Why is the つく reading of 吐く not accepted–or at least not simply marked wrong? In other cases where readings are ambiguous, WaniKani tells you a different reading is expected. That’s not the case for 吐く, even though つ is taught as a 訓読み for 吐.
Is it because the reading つく is extraordinarily rare for 吐く, to the extent where you should basically always assume はく is meant instead? (Admittedly, I think I’ve only ever seen this sense of つく written in kana.)
They probably should add a warning message instead of marking it wrong.
Don’t know about the WaniKani reasoning, but unfortunately you can’t make this assumption. If you see を吐く, the reading is highly dependent on what comes before. If it’s ためいき, the 吐く is always read つく.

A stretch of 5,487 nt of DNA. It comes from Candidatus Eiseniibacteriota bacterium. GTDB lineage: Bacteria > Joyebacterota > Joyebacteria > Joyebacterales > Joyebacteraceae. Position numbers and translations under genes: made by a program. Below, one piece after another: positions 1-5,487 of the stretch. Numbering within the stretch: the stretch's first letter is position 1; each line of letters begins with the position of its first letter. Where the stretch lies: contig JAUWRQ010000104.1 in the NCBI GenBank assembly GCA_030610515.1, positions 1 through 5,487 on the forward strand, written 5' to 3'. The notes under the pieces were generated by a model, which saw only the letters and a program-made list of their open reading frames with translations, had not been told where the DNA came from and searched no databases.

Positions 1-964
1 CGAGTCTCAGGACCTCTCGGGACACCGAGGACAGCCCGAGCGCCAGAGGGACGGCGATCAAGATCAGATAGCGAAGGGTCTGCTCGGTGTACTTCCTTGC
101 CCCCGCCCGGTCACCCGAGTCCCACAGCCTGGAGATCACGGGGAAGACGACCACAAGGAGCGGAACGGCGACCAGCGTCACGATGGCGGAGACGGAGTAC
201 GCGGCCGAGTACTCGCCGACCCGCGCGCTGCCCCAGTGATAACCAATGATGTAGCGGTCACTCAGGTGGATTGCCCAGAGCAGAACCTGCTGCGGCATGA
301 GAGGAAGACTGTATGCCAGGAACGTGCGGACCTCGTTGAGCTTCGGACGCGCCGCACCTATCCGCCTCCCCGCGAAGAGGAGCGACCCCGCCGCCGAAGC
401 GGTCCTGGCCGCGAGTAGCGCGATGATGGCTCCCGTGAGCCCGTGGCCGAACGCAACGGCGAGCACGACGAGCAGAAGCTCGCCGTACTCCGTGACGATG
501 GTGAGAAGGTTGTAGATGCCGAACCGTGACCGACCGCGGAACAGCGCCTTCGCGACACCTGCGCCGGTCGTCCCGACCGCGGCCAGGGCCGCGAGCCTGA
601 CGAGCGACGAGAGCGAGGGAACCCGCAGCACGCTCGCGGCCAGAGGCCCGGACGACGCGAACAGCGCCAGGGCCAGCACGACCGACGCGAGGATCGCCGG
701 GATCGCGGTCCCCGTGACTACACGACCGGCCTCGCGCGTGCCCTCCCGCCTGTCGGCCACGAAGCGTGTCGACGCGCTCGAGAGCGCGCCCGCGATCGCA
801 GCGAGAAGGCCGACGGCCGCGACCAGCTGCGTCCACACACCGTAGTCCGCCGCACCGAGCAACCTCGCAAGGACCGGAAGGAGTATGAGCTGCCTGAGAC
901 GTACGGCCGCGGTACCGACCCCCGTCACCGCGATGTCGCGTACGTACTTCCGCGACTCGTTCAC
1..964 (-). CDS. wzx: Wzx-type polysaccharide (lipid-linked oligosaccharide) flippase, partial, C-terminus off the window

That said, I think it’s very often written in kana as つく to avoid any confusion or ambiguity, but not every author does this. I can check some books later today to see how often it happens.
I went ahead and emailed a suggestion to the WK team that they add a warning message for つく.